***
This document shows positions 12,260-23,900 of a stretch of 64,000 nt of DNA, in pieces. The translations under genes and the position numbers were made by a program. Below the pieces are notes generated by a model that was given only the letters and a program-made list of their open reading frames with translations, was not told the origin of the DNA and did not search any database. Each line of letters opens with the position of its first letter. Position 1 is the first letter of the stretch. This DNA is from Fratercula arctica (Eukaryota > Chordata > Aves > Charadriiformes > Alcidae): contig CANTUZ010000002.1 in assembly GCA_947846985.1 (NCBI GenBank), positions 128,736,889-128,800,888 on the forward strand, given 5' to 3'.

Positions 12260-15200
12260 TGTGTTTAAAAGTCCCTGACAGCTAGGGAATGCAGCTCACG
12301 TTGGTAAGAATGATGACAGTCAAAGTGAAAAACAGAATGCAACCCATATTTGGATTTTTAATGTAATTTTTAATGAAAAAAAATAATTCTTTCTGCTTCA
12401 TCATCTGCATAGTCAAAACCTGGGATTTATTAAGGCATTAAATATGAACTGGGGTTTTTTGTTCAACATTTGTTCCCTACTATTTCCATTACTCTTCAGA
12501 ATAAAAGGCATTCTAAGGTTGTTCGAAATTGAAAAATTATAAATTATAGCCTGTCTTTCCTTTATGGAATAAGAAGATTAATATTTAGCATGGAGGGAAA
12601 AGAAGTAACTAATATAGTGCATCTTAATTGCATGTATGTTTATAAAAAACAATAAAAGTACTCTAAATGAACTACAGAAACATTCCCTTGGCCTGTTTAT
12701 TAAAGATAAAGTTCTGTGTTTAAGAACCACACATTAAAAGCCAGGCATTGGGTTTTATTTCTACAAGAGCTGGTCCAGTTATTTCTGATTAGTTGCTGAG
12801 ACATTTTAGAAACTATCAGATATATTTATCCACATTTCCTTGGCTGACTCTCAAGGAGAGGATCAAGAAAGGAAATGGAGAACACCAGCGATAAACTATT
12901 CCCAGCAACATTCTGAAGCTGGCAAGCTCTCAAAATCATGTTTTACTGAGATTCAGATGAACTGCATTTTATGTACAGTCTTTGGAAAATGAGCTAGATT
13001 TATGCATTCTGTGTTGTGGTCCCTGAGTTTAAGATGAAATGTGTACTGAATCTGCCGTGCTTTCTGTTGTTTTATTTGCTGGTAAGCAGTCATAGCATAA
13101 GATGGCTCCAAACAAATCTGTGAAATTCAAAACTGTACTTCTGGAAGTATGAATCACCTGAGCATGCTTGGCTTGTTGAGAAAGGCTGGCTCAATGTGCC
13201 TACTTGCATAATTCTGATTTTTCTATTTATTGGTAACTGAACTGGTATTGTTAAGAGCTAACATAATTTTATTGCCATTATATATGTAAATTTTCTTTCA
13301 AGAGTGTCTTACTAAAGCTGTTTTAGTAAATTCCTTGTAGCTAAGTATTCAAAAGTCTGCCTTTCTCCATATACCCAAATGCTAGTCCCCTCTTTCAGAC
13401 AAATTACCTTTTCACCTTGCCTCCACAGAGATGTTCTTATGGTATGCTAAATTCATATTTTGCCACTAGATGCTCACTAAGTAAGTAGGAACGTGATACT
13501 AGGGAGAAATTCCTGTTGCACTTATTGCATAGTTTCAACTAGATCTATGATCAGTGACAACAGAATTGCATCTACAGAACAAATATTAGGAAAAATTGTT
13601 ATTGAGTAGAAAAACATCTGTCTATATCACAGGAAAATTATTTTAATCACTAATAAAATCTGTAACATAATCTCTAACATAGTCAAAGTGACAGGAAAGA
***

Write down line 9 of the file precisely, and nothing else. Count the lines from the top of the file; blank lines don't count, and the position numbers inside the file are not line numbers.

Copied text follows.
12801 ACATTTTAGAAACTATCAGATATATTTATCCACATTTCCTTGGCTGACTCTCAAGGAGAGGATCAAGAAAGGAAATGGAGAACACCAGCGATAAACTATT